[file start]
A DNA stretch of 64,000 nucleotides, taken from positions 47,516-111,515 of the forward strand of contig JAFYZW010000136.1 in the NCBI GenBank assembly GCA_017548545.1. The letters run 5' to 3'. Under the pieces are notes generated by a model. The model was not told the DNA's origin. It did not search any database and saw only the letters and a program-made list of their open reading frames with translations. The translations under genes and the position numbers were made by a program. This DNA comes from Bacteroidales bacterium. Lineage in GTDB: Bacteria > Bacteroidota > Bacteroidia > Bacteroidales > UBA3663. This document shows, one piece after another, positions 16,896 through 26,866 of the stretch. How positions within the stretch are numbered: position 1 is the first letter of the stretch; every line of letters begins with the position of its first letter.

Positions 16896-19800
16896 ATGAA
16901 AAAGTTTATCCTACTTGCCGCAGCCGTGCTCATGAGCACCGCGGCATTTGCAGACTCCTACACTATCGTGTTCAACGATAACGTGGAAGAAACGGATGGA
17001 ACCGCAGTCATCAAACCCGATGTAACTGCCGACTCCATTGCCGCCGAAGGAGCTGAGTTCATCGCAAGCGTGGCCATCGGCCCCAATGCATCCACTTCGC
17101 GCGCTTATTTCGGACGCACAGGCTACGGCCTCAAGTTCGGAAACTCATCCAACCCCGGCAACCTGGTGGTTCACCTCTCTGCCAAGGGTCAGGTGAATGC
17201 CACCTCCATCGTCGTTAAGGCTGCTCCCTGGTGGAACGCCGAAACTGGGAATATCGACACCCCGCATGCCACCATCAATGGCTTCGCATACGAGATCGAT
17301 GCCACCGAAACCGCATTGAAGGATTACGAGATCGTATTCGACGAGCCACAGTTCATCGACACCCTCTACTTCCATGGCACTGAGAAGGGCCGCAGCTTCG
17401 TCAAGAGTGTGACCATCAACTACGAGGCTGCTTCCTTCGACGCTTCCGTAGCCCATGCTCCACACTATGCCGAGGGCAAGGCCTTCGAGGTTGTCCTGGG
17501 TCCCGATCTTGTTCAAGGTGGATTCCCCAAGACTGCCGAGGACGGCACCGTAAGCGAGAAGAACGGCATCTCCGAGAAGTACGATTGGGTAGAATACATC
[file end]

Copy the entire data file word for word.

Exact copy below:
A DNA stretch of 64,000 nucleotides, taken from positions 47,516-111,515 of the forward strand of contig JAFYZW010000136.1 in the NCBI GenBank assembly GCA_017548545.1. The letters run 5' to 3'. Under the pieces are notes generated by a model. The model was not told the DNA's origin. It did not search any database and saw only the letters and a program-made list of their open reading frames with translations. The translations under genes and the position numbers were made by a program. This DNA comes from Bacteroidales bacterium. Lineage in GTDB: Bacteria > Bacteroidota > Bacteroidia > Bacteroidales > UBA3663. This document shows, one piece after another, positions 16,896 through 26,866 of the stretch. How positions within the stretch are numbered: position 1 is the first letter of the stretch; every line of letters begins with the position of its first letter.

Positions 16896-19800
16896 ATGAA
16901 AAAGTTTATCCTACTTGCCGCAGCCGTGCTCATGAGCACCGCGGCATTTGCAGACTCCTACACTATCGTGTTCAACGATAACGTGGAAGAAACGGATGGA
17001 ACCGCAGTCATCAAACCCGATGTAACTGCCGACTCCATTGCCGCCGAAGGAGCTGAGTTCATCGCAAGCGTGGCCATCGGCCCCAATGCATCCACTTCGC
17101 GCGCTTATTTCGGACGCACAGGCTACGGCCTCAAGTTCGGAAACTCATCCAACCCCGGCAACCTGGTGGTTCACCTCTCTGCCAAGGGTCAGGTGAATGC
17201 CACCTCCATCGTCGTTAAGGCTGCTCCCTGGTGGAACGCCGAAACTGGGAATATCGACACCCCGCATGCCACCATCAATGGCTTCGCATACGAGATCGAT
17301 GCCACCGAAACCGCATTGAAGGATTACGAGATCGTATTCGACGAGCCACAGTTCATCGACACCCTCTACTTCCATGGCACTGAGAAGGGCCGCAGCTTCG
17401 TCAAGAGTGTGACCATCAACTACGAGGCTGCTTCCTTCGACGCTTCCGTAGCCCATGCTCCACACTATGCCGAGGGCAAGGCCTTCGAGGTTGTCCTGGG
17501 TCCCGATCTTGTTCAAGGTGGATTCCCCAAGACTGCCGAGGACGGCACCGTAAGCGAGAAGAACGGCATCTCCGAGAAGTACGATTGGGTAGAATACATC